Last month, close to 1000 advocates, service providers, community leaders, researchers and government representatives met in Kuala Lumpur for the 24th International Harm Reduction conference. This year, the conference took place in Asia to inspire the region to consider drug policies that offer alternatives to the failed goal of Drug Free Asia by 2015 set by the Association of Southeast Asian Nations (ASEAN).

Malaysia was selected for two reasons. First, to highlight the good and the bad - Malaysia's commitment to improve lives of people using drugs by scaling up harm reduction services and evidence based drug treatment and also, Malaysia's death mandatory death penalty for drug offences. Somewhat uncomfortably, both approaches sit alongside each other and while hundreds of people are receiving methadone treatment, and close to a thousand are on death row for drug offences.

This spring, the UN will convene a special assembly session on drugs (UNGASS), providing a perfect opportunity for the Secretary General Ban Ki Moon to lead on an issue that is of urgency in his own region.

The UN Commission on Human Rights has acknowledged that the global drug problem violates human rights in five areas - the right to health, the rights relating to criminal justice and discrimination, the rights of the child and the rights of indigenous peoples - and recognizes the need for the forthcoming UNGASS to better integrate human rights into the outcome documents.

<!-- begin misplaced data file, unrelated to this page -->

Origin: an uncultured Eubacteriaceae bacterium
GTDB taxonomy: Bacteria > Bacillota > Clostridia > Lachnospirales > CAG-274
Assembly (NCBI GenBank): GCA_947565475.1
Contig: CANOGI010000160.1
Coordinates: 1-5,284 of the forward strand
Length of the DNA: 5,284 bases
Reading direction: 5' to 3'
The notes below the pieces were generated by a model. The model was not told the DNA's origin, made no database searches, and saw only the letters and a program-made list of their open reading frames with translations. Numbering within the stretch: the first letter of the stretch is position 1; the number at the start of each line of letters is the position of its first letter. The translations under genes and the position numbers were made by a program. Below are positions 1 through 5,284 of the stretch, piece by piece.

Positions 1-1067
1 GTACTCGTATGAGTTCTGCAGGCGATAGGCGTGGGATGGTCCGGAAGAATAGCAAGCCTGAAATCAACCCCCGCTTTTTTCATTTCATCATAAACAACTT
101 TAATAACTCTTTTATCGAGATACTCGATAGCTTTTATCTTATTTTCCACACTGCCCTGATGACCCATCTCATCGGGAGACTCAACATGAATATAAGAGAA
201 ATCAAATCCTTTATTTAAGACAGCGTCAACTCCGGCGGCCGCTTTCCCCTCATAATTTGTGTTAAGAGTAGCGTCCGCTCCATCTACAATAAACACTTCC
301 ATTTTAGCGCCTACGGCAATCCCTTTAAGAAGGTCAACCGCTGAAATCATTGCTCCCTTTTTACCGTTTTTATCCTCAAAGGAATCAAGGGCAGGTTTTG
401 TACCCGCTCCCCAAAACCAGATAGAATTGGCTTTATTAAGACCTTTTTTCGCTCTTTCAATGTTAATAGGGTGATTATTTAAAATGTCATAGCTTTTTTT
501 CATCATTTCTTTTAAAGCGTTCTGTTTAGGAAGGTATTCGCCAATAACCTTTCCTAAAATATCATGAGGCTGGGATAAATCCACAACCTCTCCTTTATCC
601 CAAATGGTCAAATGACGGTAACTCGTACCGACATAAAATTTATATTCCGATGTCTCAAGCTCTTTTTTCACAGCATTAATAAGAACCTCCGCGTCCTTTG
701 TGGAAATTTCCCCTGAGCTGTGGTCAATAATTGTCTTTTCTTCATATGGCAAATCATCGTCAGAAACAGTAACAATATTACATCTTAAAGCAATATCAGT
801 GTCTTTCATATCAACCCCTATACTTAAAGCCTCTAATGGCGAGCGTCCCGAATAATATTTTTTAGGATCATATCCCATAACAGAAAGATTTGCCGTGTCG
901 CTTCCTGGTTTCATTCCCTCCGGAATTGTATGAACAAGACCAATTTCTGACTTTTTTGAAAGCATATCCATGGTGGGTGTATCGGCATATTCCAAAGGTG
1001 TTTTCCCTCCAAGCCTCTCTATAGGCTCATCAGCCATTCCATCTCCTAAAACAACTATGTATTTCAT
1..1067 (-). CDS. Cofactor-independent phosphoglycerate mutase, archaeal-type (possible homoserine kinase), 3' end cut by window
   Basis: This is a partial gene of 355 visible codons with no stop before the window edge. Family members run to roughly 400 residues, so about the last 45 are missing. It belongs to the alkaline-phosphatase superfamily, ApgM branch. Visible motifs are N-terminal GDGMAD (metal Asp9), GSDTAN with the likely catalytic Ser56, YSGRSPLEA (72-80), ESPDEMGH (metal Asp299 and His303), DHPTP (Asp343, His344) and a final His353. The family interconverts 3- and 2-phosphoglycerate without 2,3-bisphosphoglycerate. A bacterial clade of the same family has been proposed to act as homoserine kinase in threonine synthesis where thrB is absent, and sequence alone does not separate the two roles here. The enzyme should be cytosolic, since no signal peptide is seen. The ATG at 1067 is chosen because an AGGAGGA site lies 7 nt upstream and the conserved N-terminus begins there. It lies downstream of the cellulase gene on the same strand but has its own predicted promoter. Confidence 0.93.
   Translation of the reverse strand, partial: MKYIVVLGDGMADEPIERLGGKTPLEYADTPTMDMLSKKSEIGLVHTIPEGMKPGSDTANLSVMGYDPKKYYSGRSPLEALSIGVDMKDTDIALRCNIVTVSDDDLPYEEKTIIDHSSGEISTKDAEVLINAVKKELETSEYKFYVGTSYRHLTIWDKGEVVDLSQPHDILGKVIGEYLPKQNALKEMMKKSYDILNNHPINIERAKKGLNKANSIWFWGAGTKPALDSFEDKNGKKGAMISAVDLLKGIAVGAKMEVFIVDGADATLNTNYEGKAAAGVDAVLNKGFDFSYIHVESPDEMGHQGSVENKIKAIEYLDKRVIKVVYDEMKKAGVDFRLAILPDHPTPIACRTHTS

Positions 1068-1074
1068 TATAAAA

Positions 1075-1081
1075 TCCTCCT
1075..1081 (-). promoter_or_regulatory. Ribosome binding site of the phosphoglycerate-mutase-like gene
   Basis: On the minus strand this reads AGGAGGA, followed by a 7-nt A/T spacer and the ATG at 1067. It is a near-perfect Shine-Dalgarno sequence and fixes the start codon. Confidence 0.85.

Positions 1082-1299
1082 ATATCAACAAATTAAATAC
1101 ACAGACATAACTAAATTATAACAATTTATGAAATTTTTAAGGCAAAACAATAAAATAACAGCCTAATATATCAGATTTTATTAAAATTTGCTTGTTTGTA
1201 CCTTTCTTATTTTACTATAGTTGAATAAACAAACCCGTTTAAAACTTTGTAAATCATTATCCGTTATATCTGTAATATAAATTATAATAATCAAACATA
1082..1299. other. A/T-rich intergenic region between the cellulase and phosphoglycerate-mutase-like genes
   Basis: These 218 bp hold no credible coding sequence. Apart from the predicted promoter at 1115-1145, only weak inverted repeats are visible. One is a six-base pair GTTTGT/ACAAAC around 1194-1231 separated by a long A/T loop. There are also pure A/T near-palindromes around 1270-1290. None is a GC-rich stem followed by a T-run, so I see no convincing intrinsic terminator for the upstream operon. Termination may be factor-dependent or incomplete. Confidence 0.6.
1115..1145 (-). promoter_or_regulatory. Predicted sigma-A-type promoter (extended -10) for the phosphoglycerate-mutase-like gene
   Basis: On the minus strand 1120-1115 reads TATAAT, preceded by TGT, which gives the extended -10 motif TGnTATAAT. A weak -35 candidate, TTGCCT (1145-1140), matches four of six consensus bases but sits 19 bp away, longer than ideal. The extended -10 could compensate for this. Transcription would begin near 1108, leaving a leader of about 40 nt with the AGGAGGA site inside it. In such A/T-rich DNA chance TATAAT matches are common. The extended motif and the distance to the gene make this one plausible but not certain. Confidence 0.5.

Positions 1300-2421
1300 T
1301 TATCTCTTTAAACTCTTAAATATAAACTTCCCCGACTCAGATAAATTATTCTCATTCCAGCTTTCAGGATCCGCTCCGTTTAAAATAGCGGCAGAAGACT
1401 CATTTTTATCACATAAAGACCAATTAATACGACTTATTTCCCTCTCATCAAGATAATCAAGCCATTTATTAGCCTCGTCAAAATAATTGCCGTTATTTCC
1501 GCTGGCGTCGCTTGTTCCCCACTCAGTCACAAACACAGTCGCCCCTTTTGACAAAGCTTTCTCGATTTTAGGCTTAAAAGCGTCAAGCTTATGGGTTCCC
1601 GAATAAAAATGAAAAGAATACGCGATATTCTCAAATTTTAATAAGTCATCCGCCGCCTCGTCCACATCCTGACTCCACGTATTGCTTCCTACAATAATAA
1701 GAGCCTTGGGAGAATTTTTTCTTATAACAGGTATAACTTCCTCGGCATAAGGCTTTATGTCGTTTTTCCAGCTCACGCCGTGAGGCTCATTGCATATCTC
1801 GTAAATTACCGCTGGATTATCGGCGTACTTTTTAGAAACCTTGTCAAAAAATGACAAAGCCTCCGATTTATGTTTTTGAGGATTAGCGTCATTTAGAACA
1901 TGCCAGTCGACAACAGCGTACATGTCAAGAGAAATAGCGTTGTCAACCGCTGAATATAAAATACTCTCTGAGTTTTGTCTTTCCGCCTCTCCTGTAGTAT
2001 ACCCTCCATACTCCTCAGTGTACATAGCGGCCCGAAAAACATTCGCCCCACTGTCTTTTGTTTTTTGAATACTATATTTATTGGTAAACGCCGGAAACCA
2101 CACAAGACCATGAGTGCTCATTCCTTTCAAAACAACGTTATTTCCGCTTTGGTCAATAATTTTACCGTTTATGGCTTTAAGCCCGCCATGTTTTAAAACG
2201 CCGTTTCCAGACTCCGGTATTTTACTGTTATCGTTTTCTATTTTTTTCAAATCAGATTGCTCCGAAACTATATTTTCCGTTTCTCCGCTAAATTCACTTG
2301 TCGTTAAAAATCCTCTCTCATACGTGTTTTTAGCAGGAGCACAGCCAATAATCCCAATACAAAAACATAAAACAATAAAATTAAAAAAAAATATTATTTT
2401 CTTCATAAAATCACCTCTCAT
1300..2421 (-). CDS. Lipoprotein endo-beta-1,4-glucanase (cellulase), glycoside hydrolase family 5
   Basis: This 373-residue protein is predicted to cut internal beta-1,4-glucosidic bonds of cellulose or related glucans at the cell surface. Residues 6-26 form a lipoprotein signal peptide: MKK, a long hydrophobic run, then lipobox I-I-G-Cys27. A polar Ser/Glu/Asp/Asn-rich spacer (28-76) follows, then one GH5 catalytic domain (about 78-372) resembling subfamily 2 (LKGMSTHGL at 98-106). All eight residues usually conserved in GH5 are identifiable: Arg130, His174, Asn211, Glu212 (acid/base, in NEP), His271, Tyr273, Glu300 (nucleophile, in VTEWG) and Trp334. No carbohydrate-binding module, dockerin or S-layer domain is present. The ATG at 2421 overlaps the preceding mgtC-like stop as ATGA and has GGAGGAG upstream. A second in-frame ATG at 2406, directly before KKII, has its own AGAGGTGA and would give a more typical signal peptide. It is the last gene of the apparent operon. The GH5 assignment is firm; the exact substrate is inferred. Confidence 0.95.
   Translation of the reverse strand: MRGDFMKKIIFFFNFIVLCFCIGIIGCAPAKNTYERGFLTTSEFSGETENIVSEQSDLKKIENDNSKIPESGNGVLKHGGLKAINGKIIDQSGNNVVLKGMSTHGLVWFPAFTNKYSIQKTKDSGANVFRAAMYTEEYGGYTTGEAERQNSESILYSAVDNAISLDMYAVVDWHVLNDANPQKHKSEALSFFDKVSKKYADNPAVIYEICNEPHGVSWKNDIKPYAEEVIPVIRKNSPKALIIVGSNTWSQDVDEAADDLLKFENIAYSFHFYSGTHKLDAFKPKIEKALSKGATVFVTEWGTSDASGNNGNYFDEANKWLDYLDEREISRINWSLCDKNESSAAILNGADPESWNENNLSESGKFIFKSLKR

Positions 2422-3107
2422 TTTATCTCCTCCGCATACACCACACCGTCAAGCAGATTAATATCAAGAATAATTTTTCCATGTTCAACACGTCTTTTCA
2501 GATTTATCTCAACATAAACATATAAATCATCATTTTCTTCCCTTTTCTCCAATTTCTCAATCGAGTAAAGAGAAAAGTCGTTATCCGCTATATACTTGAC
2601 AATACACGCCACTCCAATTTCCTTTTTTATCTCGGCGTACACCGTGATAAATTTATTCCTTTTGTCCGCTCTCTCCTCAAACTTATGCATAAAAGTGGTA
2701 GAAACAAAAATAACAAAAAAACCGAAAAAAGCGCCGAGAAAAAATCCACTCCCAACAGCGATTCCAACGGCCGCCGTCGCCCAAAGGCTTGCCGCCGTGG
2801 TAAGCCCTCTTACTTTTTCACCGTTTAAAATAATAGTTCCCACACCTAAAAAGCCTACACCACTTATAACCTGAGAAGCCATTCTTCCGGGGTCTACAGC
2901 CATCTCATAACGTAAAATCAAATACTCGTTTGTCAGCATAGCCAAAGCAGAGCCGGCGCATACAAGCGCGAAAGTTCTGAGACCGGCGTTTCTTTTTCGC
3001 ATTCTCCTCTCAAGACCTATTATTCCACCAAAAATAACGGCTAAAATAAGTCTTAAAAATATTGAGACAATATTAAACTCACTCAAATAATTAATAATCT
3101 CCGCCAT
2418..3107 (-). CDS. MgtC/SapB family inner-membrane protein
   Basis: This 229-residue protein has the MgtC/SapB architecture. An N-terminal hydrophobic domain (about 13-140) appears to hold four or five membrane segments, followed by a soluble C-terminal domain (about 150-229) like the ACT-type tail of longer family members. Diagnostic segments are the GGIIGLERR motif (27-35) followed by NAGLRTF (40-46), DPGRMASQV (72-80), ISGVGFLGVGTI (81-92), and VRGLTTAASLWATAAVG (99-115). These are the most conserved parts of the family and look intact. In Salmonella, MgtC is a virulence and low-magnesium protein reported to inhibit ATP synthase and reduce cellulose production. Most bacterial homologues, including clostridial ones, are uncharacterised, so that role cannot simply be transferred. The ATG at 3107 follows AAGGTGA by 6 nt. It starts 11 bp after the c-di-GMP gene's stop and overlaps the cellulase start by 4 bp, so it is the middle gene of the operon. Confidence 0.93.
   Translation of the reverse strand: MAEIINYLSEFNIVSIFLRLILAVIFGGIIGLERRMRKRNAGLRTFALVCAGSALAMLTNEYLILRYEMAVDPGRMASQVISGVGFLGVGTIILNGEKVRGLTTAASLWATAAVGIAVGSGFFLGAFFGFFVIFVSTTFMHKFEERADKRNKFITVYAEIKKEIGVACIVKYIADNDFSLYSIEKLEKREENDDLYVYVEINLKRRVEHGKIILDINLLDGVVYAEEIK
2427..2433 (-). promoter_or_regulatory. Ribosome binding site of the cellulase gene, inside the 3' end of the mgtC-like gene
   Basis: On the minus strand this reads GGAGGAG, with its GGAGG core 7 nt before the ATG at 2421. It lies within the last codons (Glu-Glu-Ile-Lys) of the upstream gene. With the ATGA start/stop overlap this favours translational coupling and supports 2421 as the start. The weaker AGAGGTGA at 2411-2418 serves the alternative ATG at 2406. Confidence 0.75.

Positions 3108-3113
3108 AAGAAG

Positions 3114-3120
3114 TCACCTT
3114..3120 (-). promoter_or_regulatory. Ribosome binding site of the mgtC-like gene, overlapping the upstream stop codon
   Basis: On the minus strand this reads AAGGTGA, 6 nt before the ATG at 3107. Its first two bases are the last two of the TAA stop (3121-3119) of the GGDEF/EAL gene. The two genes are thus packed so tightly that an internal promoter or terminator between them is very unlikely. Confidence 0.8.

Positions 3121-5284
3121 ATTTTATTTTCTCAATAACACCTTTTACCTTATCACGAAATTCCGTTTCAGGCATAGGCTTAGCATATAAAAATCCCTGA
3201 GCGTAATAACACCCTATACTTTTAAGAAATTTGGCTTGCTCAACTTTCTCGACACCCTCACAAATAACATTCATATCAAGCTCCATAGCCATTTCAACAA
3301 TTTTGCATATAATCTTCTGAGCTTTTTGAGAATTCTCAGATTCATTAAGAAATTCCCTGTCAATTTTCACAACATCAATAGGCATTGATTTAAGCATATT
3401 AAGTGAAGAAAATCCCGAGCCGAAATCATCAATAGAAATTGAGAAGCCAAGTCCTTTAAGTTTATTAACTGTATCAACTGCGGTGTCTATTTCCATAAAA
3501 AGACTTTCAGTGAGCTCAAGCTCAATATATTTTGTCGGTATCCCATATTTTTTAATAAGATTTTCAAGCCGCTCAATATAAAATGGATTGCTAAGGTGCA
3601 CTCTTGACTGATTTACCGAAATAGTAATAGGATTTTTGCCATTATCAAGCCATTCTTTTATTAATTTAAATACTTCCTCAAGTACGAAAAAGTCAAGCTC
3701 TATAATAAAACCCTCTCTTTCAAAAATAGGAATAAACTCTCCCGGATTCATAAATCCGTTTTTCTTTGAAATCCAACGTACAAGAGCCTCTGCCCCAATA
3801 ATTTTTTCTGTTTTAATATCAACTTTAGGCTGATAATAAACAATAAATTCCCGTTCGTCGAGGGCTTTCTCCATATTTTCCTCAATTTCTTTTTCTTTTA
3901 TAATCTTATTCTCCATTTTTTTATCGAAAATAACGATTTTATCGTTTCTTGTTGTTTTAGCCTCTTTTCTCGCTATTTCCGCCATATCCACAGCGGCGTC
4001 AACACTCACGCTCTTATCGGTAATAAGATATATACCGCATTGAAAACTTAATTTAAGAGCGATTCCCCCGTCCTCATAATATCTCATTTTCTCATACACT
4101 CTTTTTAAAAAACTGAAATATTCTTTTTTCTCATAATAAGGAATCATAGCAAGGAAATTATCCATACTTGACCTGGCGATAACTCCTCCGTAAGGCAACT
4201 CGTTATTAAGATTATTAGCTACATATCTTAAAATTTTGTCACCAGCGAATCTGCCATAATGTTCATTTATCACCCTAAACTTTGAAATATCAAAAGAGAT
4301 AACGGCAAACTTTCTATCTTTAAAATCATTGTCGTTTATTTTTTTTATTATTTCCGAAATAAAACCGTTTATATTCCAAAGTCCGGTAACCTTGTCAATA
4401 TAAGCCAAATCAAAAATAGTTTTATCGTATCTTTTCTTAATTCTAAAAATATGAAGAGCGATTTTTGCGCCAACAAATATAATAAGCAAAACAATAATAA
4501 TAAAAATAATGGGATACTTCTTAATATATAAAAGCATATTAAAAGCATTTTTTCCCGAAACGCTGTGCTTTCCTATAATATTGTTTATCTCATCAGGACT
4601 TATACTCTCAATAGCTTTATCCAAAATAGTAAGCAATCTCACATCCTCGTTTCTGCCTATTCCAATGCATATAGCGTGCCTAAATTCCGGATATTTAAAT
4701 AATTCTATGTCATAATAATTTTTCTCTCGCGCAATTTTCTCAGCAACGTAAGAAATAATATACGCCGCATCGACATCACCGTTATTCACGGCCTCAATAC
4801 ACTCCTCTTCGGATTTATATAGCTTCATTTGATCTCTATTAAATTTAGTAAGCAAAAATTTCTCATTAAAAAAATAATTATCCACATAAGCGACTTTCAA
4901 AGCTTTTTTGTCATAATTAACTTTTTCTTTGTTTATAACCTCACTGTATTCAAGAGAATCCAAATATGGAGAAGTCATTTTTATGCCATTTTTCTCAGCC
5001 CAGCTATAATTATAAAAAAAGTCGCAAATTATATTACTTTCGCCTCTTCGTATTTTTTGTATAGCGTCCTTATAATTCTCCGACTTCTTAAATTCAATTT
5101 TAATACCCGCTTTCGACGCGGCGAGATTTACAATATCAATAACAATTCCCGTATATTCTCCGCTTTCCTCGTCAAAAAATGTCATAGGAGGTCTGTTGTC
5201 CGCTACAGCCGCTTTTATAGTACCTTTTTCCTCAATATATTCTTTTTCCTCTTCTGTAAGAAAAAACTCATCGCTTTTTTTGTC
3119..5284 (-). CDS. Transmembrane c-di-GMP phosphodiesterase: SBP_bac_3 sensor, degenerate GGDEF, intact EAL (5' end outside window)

Ban Ki-Moon has personally called for an end to the imposition of the death penalty, acknowledging that the death penalty does not deter drug crimes. He also endorsed the decision by the United States to release 6,000 prisoners from federal prisons for disproportionately long drugs sentences. Building on these bold statements, his continued leadership is urgently needed in other areas of drug policy reform. 

He is poised to enact transformative decisions that can save the millions of lives and improve thousands of communities across the world that have been destroyed by the current the global drug control system. Will he take on this challenge?

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